Reference: Page B and Drouin G (2012) Stronger purifying selection against gene conversions in a pathogenic Saccharomyces cerevisiae strain. Genome 55(12):835-43

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Abstract


Gene conversions most often have no selective impact, but some are selectively disadvantageous whereas others are selectively advantageous. Although gene conversions have been extensively studied in yeasts, very little is known about their selective impact in pathological yeasts. Here, we used the GENECONV software to compare the characteristics of candidate gene conversions found in a pathogenic strain (YJM789) and a nonpathogenic strain (S288c) of Saccharomyces cerevisiae. Interestingly, the pathogenic strain has fewer gene conversions when compared with the nonpathogenic strain. Of the 123 conversions we identified, 27 were identical or similar between the two strains, 62 were specific to the S288c strain, and 34 were specific to the YJM789 strain. Identical and similar conversions likely represent conversions that are under similar levels of purifying selection in both strains. The lower number of gene conversions in most gene families of the pathogenic strain is likely the result of higher purifying selection in this strain. In contrast, the higher number of conversions found in the YRF1 helicase gene family of the pathogenic strain could represent an example of adaptive gene conversions involved in maintaining its telomeres.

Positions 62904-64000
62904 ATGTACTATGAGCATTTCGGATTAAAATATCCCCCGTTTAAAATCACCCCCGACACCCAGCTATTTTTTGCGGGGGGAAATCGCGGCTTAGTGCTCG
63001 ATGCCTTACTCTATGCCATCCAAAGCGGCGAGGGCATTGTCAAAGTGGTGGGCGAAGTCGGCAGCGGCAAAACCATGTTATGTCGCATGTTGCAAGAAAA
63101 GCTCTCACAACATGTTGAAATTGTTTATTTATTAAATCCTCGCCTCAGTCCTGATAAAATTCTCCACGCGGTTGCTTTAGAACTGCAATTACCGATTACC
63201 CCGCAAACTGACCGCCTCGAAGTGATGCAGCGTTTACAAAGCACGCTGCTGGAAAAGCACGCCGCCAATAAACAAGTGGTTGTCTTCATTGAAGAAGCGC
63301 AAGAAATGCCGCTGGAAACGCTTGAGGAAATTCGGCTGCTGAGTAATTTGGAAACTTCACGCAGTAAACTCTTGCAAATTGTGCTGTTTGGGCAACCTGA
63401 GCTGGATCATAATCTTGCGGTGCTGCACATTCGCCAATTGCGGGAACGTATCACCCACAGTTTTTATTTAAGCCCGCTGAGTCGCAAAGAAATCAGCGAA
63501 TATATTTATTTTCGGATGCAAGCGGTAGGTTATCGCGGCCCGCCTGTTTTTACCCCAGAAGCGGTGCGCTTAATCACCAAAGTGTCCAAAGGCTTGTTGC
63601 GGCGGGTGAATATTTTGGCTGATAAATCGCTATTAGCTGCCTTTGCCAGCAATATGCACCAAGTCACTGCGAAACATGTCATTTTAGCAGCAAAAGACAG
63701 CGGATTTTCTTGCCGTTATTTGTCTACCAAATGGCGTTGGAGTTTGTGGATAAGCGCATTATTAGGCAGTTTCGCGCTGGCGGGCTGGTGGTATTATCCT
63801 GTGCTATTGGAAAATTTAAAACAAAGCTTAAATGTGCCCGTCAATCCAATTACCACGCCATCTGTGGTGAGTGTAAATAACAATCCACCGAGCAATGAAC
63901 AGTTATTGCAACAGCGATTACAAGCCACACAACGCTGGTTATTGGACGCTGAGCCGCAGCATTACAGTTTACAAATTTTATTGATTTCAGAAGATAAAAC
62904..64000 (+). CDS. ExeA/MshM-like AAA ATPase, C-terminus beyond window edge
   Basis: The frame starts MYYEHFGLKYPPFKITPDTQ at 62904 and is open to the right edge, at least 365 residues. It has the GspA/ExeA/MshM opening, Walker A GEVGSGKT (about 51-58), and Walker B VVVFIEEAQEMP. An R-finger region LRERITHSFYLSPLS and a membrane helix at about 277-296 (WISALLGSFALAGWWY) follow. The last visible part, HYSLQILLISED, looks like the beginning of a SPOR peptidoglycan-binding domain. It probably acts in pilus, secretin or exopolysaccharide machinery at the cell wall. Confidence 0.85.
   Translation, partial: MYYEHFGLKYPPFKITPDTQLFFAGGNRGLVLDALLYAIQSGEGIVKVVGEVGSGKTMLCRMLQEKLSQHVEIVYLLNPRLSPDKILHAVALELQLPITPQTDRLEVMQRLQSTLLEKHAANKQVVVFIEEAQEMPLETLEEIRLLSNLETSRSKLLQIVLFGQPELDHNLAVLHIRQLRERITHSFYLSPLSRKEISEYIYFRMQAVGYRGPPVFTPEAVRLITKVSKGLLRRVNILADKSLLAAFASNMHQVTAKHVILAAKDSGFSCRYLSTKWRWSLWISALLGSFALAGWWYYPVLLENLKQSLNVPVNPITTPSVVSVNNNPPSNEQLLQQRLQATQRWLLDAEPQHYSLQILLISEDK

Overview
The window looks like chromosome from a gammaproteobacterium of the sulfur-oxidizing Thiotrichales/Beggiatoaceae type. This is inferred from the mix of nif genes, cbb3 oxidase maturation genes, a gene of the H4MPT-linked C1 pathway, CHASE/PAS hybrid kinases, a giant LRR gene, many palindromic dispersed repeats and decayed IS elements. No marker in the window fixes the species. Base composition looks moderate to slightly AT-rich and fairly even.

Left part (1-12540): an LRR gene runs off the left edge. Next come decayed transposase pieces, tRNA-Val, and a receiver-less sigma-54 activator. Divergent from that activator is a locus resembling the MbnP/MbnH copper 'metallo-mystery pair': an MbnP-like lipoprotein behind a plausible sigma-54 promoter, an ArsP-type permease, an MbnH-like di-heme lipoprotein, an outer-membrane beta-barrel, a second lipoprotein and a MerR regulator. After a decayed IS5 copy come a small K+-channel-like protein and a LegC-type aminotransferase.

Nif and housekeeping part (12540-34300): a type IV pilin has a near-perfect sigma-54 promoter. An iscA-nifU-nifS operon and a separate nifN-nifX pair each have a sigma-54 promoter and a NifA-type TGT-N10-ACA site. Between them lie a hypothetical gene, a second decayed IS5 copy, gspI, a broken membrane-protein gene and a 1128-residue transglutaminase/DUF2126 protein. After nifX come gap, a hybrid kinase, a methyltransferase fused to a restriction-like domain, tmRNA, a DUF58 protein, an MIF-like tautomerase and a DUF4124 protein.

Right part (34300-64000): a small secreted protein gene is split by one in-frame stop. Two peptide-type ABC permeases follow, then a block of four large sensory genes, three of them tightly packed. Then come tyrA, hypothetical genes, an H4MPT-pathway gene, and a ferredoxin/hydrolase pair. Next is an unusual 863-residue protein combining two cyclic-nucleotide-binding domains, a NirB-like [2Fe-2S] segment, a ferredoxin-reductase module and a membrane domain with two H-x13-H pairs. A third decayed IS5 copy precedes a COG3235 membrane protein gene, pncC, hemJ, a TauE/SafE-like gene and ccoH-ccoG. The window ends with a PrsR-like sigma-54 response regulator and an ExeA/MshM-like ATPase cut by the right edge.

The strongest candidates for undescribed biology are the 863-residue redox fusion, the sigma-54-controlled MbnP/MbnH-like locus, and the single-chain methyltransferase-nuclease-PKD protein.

Reference Type
Journal Article | Research Support, Non-U.S. Gov't
Authors
Page B, Drouin G
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